TCP/IP Weapons School 3.0: Black Hat Edition

Richard Bejtlich, TaoSecurity

Register Now for Black Hat DC 2011

DC 2011 Training Session // january 16 - 17


Is your network safe from intruders? Do you know how to find out? Do you know what to do when you learn the truth? If you need answers to these questions, TCP/IP Weapons School 3.0 (TWS3) is the Black Hat course for you. This vendor-neutral, open source software-friendly, reality-driven two-day event will teach students the investigative mindset not found in classes that focus solely on tools. TWS3 is hands-on, lab-centric, and grounded in the latest strategies and tactics that work against adversaries like organized criminals, opportunistic intruders, and advanced persistent threats.

What You Will Learn

My goal is for students to be able to leave this class and immediately implement what they've learned in their own enterprise. The course outline includes:

  1. Collection: What data do you need to detect intruders? How can you acquire it? What tools and platforms work, and what doesn't? Can I build what I need?
  2. Analysis: How do you make sense of data? If intrusion detection systems are dead, what good are they? What is Network Security Monitoring (NSM)? How can I perform network forensics?
  3. Escalation: What do you do when you suspect an intrusion? How can you confirm a compromise? How should you act?
  4. Response: You're owned -- now what? Do you contain, remediate, or play dead? How do intruders react to your actions? Can you ever win?

Course Structure

TWS3 consists of a series of data-driven scenarios where students must interpret evidence in order to identify suspicious and malicious activity. The purpose of the exercises is to develop an investigative mindset, independent of any specific tool or vendor. Students will be given advice on how to perform forensic and intrusion analysis and then allowed to form conclusions through hands-on inspection.

Who Should Take This Course

TWS3 is designed for basic to intermediate network security personnel. This course is an excellent way for someone with general security knowledge to enter the incident response field. Investigators with a background in hard disk forensics but little experience with intrusion analysis will also find this course a great way to expand their horizons. Because this course addresses the entire incident detection and response process, students should not expect extremely advanced material in any single area (such as memory forensics), although the instructor is willing to discuss network-centric issues beyond the intermediate level if questioned.

If you have taken Richard Bejtlich's TCP/IP Weapons School at USENIX or Black Hat before, TWS3 is DIFFERENT. Richard Please join Richard for a class unlike previous versions of TCP/IP Weapons School! Richard wrote new labs and exercises for TWS3, so if you've attended TWS1 or TWS2, you'll find new material in this third version of the class.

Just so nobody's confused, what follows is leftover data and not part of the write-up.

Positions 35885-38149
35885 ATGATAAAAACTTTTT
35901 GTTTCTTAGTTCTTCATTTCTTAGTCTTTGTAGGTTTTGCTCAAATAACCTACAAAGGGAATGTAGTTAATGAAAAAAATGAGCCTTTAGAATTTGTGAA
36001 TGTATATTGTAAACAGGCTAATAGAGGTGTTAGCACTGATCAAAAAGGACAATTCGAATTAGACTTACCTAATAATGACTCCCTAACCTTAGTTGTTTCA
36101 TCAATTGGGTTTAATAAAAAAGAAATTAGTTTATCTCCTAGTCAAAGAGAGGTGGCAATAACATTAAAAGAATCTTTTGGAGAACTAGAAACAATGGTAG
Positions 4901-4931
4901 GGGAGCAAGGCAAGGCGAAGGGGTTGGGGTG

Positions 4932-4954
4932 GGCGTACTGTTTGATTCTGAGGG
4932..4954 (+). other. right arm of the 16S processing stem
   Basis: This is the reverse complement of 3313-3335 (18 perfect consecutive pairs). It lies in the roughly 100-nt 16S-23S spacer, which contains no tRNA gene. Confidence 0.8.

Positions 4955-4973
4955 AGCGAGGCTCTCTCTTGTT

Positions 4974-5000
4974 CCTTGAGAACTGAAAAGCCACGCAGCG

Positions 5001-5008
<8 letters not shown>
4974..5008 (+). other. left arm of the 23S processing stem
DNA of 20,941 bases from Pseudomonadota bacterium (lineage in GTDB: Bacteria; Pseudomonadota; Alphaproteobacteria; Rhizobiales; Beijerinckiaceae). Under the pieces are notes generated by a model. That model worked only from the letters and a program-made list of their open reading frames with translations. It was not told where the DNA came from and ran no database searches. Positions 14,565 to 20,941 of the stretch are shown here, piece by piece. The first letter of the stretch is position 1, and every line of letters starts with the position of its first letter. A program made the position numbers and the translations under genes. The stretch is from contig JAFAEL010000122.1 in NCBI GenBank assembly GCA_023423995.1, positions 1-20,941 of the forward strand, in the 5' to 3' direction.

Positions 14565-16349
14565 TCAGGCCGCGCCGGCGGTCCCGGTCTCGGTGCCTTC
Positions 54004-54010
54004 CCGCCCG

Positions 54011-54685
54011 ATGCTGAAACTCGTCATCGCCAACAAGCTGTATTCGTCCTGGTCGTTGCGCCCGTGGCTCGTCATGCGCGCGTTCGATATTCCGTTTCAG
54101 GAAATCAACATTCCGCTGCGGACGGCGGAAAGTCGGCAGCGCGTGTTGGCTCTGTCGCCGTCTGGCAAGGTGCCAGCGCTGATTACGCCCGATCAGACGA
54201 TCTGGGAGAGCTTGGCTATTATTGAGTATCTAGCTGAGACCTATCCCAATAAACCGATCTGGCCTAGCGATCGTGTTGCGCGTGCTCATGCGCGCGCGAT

Students must be comfortable using command line tools in a non-Windows environment such as Linux or FreeBSD. Students must have at least basic familiarity with TCP/IP networking and packet analysis. Students must bring their own laptop; see What to Bring for details.

Course Length

Two days. All course materials, lunch and two coffee breaks will be provided. A Certificate of Completion will be offered.

What to bring:

Students MUST BRING a laptop with at least 10 GB free and a DVD drive. The laptop MUST HAVE a VMware product installed prior to class. Other virtualization technologies such as Virtualbox are NOT supported by the instructor.

The instructor tests the VMs with several VMware products and operating systems. The instructor expects the VMs to work on VMware Player (free), VMware Workstation (not free) and VMware Fusion (not free), although not all combinations can be tested.


Richard Bejtlich is Director of Incident Response for General Electric, and leader of the GE Computer Incident Response Team (GE-CIRT, Prior to GE, Richard operated TaoSecurity LLC as an independent consultant, protected national security interests for ManTech Corporation's Computer Forensics and Intrusion Analysis division, investigated intrusions as part of Foundstone's incident response team, and monitored client networks for Ball Corporation. Richard began his digital security career as a military intelligence officer at the Air Force Computer Emergency Response Team (AFCERT), Air Force Information Warfare Center (AFIWC), and Air Intelligence Agency (AIA). Richard is a graduate of Harvard University and the United States Air Force Academy. He wrote "The Tao of Network Security Monitoring" and "Extrusion Detection," and co-authored "Real
Digital Forensics." He also writes for his blog ( and teaches for Black Hat.

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